"This is a great group of men here, a lot of character," Rodgers said. "We went through a lot together."

Even on Sunday, they did. Woodson went out late in the first half with a collarbone injury, a few plays after Driver was sidelined with an ankle problem.

Box Score
Copyright 2011 Associated Press. All rights reserved. This material may not be published, broadcast, rewritten, or redistributed.

A year after using franchise tag, Bears preparing for post-Alshon Jeffery scenarios

A year after using franchise tag, Bears preparing for post-Alshon Jeffery scenarios

INDIANAPOLIS – About this time last year, Bears general manager Ryan Pace was evincing optimism about progress toward a long-term deal with wide receiver Alshon Jeffery. That eventually faded to black in the form of a franchise tag that secured Jeffery for the 2016 season at a cost of $14.6 million.
 
This year, no optimism, at least not yet. The Bears have not ruled out having Jeffery for a sixth NFL season, but...

...where last offseason was spent deciding upon the best scenario for retaining Jeffery, this offseason is involving scenarios in which Jeffery is not back.
 
"Our approach – starting with [player personnel director] Josh Lucas, [pro scouting director] Champ Kelly, our pro scouts – they've done a great job, and our free-agent board is stacked," Pace said on Wednesday at the outset of the NFL Scouting Combine. "There's options in free agency and in the draft, and we have to see how it'll play out. We'll know a lot more in the coming week; a little over a week from now I'll be able to answer questions a little more directly.
 
"We have plans in place for every one of these scenarios. I feel extremely prepared for this free-agency process that we're about to enter and it gives me confidence with all these different scenarios."

The Bears opted against a second franchise tag, one that would have committed the Bears to $17.5 million for a receiver who missed 11 full games over the past two seasons and portions of others with injuries in 2015. After a season that saw Jeffery total 52 catches and two touchdowns in 12 games, missing four with a suspension for a violation of the NFL's substance policies.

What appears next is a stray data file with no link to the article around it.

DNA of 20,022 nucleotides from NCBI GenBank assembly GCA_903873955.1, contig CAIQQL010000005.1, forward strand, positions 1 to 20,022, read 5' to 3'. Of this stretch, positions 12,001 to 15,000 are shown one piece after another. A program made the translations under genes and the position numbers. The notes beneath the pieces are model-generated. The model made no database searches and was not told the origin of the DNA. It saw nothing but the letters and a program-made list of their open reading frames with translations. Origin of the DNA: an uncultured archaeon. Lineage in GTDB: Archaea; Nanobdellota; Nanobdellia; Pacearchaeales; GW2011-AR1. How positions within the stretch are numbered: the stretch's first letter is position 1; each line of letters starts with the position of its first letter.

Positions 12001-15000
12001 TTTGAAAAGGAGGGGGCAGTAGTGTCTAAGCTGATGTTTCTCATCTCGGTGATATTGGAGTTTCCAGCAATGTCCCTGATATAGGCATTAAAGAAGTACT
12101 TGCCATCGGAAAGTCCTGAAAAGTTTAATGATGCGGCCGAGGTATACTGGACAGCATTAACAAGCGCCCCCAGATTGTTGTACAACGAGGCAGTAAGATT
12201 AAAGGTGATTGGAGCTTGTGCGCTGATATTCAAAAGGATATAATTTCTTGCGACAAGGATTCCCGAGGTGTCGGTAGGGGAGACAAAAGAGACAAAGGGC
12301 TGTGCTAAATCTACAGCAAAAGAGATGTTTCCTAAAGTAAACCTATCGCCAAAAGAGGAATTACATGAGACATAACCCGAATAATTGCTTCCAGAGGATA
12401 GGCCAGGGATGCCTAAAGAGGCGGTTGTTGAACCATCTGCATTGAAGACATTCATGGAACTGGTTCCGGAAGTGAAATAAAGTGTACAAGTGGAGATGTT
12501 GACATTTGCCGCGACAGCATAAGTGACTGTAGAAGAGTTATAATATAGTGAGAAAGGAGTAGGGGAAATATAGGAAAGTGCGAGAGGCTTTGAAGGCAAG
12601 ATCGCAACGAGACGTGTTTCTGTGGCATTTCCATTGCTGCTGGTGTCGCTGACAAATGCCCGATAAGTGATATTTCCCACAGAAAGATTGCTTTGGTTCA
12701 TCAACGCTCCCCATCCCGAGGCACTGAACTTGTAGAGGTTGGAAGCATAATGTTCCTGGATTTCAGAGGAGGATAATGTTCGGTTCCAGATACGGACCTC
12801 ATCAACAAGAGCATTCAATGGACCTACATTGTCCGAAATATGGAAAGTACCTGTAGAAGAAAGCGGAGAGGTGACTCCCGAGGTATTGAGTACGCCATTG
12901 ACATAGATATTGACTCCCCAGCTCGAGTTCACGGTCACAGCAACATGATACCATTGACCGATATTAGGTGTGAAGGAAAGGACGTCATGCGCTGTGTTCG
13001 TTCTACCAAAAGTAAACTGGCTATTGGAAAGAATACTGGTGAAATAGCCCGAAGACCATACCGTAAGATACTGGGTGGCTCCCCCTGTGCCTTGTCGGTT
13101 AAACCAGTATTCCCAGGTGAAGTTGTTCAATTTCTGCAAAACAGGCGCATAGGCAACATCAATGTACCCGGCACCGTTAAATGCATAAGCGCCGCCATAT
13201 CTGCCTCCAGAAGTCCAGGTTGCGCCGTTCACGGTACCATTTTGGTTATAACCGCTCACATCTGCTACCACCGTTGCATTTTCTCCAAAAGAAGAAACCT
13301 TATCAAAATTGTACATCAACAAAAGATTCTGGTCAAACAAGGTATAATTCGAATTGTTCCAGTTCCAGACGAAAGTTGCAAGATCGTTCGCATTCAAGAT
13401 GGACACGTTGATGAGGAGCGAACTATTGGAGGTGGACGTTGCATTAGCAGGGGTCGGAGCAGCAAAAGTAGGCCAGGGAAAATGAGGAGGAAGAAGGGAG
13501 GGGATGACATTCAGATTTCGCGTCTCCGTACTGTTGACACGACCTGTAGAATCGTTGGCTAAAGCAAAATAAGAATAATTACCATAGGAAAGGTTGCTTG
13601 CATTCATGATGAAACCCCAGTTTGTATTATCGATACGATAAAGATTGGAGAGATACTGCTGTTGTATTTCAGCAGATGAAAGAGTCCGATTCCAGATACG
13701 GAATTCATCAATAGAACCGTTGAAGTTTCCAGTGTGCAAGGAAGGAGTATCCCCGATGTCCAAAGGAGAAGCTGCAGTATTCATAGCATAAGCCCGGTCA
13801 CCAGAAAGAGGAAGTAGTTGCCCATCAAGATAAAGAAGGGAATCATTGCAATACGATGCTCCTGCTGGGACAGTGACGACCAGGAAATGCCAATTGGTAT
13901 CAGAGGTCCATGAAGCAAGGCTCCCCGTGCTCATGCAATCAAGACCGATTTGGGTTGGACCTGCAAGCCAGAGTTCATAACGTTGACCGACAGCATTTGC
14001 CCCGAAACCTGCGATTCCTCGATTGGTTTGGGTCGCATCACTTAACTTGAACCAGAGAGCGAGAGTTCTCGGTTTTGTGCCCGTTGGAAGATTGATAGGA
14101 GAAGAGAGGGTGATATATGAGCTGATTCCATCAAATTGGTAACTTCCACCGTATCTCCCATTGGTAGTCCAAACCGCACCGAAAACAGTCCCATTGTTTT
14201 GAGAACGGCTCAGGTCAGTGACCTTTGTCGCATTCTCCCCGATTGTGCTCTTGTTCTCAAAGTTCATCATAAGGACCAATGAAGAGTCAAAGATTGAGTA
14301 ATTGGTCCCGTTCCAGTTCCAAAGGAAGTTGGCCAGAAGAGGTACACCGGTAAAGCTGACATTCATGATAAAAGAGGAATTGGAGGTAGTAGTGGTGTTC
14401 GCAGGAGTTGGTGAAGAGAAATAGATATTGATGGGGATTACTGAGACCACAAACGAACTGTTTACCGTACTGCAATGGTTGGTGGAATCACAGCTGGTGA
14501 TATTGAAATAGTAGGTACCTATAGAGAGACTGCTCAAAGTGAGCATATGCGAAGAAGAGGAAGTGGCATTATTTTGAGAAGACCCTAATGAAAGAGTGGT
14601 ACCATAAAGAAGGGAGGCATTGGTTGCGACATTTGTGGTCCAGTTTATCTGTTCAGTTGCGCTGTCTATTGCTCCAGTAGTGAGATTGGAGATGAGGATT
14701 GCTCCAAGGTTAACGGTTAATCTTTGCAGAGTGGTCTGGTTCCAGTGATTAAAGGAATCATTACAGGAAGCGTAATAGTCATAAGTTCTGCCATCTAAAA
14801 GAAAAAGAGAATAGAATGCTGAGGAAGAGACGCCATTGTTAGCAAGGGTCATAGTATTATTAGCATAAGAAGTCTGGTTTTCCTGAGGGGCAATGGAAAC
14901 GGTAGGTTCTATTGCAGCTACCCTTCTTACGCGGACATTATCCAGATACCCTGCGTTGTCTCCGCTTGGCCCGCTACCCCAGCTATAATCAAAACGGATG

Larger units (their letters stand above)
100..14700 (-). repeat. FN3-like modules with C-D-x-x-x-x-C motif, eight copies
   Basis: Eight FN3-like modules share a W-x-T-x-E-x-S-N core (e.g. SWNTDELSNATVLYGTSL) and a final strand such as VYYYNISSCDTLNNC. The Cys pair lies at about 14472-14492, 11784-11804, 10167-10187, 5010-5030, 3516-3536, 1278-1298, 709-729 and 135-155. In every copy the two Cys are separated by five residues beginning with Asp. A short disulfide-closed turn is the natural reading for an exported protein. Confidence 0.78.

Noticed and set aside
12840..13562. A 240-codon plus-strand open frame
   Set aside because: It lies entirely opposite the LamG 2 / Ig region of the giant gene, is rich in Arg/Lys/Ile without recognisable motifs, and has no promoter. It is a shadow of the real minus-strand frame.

Jeffery was not worth what he thought he was last season, based on production vs. cost. While they were unwilling to let the open market factor into Jeffery's value last year, the Bears were not prepared to use the tag again, a move that would have effectively cost the Bears $32 million over two years and still had him head for free agency after 2017 with nothing to show for it.
 
"It was thought-out thoroughly, obviously," Pace said. "I think sometimes when you can't come to a common ground with a player and an agent, sometimes it's necessary to kind of test the market to determine that player's value, and that's really where we're at.
 
"He's a good player and we'll see how it plays out. But I think there are certain instances where testing the market is a necessary part of the process...We're constantly having dialogue with him and that'll continue like it has pretty much always."

Report: Patriots' Jimmy Garoppolo 'still in play' in potential trade

usatsi_9540046.jpg
USA TODAY

Report: Patriots' Jimmy Garoppolo 'still in play' in potential trade

Maybe Jimmy Garoppolo isn't off the trading block just yet.

Despite a different report earlier in the day, that the Patriots were not interested in dealing the young signal caller, the Boston Herald's Jeff Howe says a potential deal is 'still in play.'

Garoppolo, 25, is entering the final year of his contract. He's been linked as a potential trade candidate in deals with the Browns, 49ers and Bears.